A Month in Havana-Part III

Searching for food

When we arrived, on a Saturday afternoon, we did not find even a small bottle of water in any of the two fridges. Even though, in most places, tap water is drinkable, it is advisable to consume only bottled water. I didn’t want to take any chances, especially because in the summer months there are occasional outbreaks of cholera. Shortly after getting familiar with what will be our home for the next thirty days, we went in search of water and food. The store inside Tarará is eight blocks away, but they had no water (plenty of imported beer, though), so we walked another four to five blocks to a store just outside the Tarará gate (Tarará is a gated community, although I don’t see why as anyone can enter it from the beach) and there we bought a few bottles of water and some food to get us through the first couple of days. The problem is, there is no place to buy fresh fruit and vegetables and I’m told I will have to go either to Guanabo which is about eight kilometers to the east, or to Alamar which is about half way to Havana. I decided to go to Guanabo on Monday morning and we spent most of the day Sunday on the beach. The water was just perfect and the section of the beach closest to our house was not too crowded even though, in summer, lots of Habaneros head to the beaches on weekends. Later in the afternoon we decided to take a walk on the beach, towards Santa Maria. The beach was so packed that we couldn’t even walk close to the water where the sand is hard and easier to walk on, instead we had to jump over hundreds of beer cans scattered on the sand. And it’s not that they don’t have where to dispose of them, no, no, there are plenty of garbage bins on the beach. I am furious and this is one of the moments when I have to remind myself how much I love Cuba. It is difficult for me to understand why they litter their white-powder-sand beaches and the clearest waters of the ocean. Is it because they think all beaches are created equal (think again), or because they simply don’t care? To be fair, not all Cubans are litterbugs, my Cuban friends are equally appalled by this type of behavior. Thankfully, soon after everyone starts heading back into the city, the cans quickly disappear in the hands of self-employed recyclers. These people are very poor and I can only imagine how little they get for the returned cans. You will often see them sitting on a curb flattening the cans with a rock so they can pack as many as possible in their large canvas bags.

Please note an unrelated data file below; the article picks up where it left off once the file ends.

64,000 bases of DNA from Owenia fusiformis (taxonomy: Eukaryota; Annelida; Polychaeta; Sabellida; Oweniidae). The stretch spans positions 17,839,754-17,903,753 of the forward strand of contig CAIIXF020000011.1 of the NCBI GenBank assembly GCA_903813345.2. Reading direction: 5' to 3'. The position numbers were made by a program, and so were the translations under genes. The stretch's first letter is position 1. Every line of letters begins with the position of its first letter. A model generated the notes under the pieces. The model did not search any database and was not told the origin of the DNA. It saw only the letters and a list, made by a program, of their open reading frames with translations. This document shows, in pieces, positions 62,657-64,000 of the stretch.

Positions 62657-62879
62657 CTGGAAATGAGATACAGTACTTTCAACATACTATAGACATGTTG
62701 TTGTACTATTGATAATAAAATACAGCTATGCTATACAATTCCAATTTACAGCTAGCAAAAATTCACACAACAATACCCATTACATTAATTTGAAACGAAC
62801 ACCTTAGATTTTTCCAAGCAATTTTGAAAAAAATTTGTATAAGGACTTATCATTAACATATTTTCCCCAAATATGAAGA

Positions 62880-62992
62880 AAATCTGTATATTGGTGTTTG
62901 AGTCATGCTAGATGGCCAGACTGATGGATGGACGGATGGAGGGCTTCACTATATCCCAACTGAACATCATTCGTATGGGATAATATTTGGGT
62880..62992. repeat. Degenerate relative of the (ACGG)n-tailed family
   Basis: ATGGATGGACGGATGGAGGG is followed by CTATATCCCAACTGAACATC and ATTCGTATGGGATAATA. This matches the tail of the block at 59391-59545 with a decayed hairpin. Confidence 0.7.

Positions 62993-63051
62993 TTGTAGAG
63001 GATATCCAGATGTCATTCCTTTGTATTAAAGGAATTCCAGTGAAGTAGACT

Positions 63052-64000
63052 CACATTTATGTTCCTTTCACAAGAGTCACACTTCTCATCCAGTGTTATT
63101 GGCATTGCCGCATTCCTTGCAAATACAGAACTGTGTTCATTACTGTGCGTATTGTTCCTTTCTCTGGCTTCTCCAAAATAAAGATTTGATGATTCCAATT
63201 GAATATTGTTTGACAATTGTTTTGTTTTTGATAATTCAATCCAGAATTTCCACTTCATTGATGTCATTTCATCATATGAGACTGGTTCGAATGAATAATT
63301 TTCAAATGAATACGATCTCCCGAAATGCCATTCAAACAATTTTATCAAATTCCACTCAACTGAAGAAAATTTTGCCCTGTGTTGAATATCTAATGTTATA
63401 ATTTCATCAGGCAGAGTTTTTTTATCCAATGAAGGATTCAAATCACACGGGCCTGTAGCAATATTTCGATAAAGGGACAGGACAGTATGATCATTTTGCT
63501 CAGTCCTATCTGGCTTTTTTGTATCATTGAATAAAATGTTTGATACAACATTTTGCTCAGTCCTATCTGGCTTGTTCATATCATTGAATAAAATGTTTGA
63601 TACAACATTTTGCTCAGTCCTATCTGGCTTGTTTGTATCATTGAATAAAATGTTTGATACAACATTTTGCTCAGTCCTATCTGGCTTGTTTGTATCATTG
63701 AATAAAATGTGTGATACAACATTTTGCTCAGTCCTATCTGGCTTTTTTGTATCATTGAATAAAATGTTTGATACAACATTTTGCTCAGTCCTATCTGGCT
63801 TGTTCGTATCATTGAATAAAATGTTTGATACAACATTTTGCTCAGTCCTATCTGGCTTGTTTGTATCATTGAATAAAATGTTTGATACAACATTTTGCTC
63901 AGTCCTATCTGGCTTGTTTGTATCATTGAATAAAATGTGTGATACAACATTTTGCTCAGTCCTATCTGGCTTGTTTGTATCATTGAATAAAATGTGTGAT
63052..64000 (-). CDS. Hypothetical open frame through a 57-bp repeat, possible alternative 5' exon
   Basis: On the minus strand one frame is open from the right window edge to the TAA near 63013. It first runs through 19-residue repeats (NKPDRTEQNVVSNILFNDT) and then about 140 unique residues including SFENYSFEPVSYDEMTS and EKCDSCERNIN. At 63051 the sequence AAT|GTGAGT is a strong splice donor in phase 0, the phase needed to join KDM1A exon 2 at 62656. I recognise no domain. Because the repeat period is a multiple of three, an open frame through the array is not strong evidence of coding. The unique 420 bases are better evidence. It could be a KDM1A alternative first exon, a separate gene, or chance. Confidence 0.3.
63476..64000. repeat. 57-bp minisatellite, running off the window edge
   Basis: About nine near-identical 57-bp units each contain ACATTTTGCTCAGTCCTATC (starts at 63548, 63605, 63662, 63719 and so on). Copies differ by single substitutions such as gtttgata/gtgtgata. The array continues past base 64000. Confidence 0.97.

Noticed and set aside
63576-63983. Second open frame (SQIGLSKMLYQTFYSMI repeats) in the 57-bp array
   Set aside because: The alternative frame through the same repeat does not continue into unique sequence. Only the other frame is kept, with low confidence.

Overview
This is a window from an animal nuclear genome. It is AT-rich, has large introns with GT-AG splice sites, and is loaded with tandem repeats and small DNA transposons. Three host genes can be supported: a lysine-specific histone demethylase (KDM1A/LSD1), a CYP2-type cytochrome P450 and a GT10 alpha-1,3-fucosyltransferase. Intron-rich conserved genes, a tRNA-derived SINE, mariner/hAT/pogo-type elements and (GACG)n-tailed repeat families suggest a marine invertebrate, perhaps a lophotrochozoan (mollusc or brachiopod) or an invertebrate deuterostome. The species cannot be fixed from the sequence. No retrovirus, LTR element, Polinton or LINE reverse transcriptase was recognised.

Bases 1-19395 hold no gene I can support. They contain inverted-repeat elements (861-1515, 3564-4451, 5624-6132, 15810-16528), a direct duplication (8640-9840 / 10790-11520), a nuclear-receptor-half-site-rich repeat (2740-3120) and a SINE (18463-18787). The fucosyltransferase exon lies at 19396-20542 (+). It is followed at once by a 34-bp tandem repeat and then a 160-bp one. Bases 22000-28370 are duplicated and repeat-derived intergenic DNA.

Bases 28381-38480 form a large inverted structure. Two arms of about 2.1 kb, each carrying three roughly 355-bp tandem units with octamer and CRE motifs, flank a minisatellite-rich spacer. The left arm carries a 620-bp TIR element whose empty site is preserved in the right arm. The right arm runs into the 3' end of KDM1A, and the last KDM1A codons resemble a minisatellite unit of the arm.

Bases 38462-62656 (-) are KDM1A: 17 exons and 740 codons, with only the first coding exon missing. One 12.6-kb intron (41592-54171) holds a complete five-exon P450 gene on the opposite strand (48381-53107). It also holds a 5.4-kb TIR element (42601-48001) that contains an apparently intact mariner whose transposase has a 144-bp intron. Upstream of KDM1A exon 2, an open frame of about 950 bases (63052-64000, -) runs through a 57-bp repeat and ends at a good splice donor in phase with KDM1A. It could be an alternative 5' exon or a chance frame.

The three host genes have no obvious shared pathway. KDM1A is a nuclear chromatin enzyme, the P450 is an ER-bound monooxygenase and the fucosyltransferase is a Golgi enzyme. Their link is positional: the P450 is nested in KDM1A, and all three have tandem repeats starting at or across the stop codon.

On Monday morning I left early, to beat the heat, but I forgot to bring a bottle of water with me, a necessity in summer months. It gets very hot as early as nine in the morning. I walked to Via Blanca-the main road passing by the North end of Tarará and inquired about buses going to Guanabo. I was told to take the 400-cuatrocientos, but I also found out that the market is closed on Mondays. I decided to go anyway, and after not even attempting to get on two full buses, I wriggled myself into the third one and deposited one peso cubano (about $ 0.04 or 4 cents) in the plastic box beside the driver’s seat. It was a short but sweaty ride, even though all the windows were open. I got off at what looked like the center of town and went on a food quest at several stores, a bakery and street carts with fruits and vegetables. A slightly better ride back, and I barely made it home under the weight of two bags of chicken drumsticks, a large piece of cheese, three small loaves of bread, two boxes of sweets, ten eggs, three big mangoes, two pounds of tomatoes, two pounds of onions, a bunch of bananas and a one kilo bag of coffee that an employee at a store produced from under the counter. Bring it on, we ain’t gonna be hungry, and I did it all a lo cubano! The thing is, I truly believe that if you want to get to the soul of any country you are visiting, you have to at least try and do some things like locals do. Not everything and not all the time, after all, this is supposed to be a vacation. I can now appreciate all the commodities I have at home-being able to drive to a nearby well stocked and air conditioned supermarket and getting everything I need in one place. Still, I don’t regret lugging all that food even though my arms hurt for two days afterwards, especially because the tomatoes, although small and kind of ugly, taste so good, and don’t even get me started on mangoes. Right now, I am in mango heaven! They are big, they are ripe when you buy them and they are the best I ever tasted.Part3-1

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